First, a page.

Given many travellers are now choosing their holidays based on the richness of experience and sense of connection that can be gained, it’s no surprise that Indigenous tourism is on the rise. According to the Indigenous Tourism Association of Canada, indigenous tourism has been the fastest-growing tourism sector in the country, while Tourism Research Australia has reported that 2.5 million local and international visitors took part in an Indigenous tourism experience in 2019 – a 42% increase over 2013.

The message – states trend reports from Virtuoso, Globetrender and others – is clear: to get to truly know a place, we must look (and listen) to its Indigenous peoples. Through Indigenous tourism, travellers are given the opportunity to form a deep connection with the destination they visit, by fully immersing themselves in the way of life of its native peoples – if only for a brief time.

“High value travellers want more exertion – not just physical exertion, but mental exertion.”

In Canada, First Nations business owners and guides are partnering with tourism boards and travel advisors throughout ten Canadian provinces and three territories, directing visitors to national parks and cultural sites where they can learn about the destination from native artists, naturalists and spiritual guides. And on home turf, more than 160 tours focusing on Aboriginal culture take travellers deeper into both our cities and farther afield, to sacred sites such as Uluru, and the Pilbara in Western Australia.

In Tasmania’s Bay of Fires – a 4-day/3-night Palawa (Tasmanian Aboriginal peoples) -owned-and-led guided experience called the Wukalina Walk immerses guests in cultural activities, bush tucker and traditional foods. In this small group (less than 10 people) tour, guests are led, on foot, by Aboriginal and Torres Strait Islander guides who possess thousands of generations of Ancestral connection to the knowledge they share. “Wukalina Walk will deepen and expand your understanding of, and appreciation for, our culture and our strong community here in Lutruwita (Tasmania),” the tour’s website reads.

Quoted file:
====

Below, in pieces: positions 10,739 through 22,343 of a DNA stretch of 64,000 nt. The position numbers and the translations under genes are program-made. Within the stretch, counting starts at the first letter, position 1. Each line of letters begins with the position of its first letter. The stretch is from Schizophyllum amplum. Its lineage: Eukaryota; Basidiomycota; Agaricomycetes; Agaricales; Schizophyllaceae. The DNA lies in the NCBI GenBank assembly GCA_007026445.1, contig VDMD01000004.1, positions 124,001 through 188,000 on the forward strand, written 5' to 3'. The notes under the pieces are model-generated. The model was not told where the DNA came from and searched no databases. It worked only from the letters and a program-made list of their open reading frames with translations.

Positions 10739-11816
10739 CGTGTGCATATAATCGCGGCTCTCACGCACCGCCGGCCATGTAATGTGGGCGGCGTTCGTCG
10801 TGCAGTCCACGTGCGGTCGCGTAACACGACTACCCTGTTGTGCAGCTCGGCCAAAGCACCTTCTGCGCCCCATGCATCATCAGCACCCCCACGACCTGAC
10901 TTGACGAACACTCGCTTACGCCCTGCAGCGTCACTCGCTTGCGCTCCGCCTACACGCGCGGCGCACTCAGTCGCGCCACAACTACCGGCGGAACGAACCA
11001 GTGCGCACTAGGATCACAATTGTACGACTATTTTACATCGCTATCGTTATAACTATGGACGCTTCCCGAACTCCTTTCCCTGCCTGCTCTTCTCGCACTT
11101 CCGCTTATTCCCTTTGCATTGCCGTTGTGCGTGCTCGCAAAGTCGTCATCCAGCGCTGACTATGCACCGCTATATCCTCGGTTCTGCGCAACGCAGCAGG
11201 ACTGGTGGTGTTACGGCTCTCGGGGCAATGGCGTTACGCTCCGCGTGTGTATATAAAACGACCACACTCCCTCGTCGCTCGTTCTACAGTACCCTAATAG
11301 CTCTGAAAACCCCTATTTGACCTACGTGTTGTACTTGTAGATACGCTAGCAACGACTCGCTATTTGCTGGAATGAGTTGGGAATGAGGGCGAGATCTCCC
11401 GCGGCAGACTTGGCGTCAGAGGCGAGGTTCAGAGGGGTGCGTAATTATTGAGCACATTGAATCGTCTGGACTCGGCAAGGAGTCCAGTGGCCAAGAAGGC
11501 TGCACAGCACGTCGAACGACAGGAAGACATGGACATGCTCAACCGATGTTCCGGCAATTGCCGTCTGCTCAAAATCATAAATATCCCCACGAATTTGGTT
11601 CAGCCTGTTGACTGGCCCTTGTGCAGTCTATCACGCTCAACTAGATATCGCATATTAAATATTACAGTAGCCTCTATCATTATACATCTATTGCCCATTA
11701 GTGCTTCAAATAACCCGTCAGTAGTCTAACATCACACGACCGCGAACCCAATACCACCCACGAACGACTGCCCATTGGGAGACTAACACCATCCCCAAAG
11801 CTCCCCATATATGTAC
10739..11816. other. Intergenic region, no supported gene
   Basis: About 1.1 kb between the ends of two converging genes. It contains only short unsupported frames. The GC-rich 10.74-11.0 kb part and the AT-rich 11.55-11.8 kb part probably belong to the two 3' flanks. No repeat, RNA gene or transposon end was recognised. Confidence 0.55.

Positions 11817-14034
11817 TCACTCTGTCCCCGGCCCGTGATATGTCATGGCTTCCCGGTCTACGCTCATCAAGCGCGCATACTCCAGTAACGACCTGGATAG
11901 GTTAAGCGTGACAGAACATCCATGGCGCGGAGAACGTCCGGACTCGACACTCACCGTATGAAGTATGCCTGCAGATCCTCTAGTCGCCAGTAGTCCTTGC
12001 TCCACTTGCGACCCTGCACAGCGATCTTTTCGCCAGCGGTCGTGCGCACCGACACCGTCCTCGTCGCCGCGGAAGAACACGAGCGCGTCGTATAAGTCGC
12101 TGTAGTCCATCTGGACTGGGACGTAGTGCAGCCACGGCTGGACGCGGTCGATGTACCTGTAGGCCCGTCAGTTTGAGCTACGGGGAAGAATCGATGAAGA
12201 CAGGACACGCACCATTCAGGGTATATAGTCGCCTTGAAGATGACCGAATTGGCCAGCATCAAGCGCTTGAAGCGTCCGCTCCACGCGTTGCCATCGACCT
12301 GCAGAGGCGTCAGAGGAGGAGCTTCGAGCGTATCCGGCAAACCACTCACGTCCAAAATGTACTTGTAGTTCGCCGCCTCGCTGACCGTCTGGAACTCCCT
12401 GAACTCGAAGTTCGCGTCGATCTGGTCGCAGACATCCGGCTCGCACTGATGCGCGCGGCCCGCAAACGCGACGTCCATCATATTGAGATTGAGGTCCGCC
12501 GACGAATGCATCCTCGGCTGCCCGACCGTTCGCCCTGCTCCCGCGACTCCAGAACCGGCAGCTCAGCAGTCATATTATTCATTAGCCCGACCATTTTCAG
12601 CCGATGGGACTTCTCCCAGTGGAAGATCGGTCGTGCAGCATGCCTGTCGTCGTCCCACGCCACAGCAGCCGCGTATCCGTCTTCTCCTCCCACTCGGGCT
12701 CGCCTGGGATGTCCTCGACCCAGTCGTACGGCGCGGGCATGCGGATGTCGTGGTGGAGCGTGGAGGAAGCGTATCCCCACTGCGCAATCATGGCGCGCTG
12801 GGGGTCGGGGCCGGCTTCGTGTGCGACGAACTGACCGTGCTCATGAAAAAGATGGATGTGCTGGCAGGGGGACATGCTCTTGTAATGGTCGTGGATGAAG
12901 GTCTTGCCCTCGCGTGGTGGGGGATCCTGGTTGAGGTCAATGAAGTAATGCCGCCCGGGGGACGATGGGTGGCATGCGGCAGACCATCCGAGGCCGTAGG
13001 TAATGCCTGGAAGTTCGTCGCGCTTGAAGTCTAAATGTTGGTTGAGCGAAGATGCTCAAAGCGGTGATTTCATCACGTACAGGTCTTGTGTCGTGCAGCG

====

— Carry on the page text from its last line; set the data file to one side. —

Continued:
As Globetrender’s Travelling with Purpose: Milestone Motivations & Luxury Travel Trends states, “Not only does [Indigenous tourism] facilitate a mind-expanding experience, but it also provides a genuine opportunity for cultural exchange that goes both ways, in a way that a one-hour shopping trip or homestead tour simply cannot.”

Wholistic sustainability

Indigenous tourism is also a natural extension of the sustainable travel movement. After all, sustainability is about protecting the planet, and a big part of that is protecting the planet’s indigenous cultures. “If you go back to that word ‘sustainability’,” says Fiona Dalton, “it’s so much more than protecting the planet. It’s about preserving the cultures. It’s about investing in those local cultures. It’s about supporting those artists to really keep their traditions and heritage.

“I think about some of the European artisans – the people making the tiles by hand in Portugal; the flamenco dancers in Spain; in Italy, some of the traditional foods that they’re making, they’re all disappearing. And unless less we go deeper from a cultural perspective, we’re at risk of losing those things, too. Outside of protecting the planet and its wildlife, those elements of a history and culture are critical… these are the things that matter.”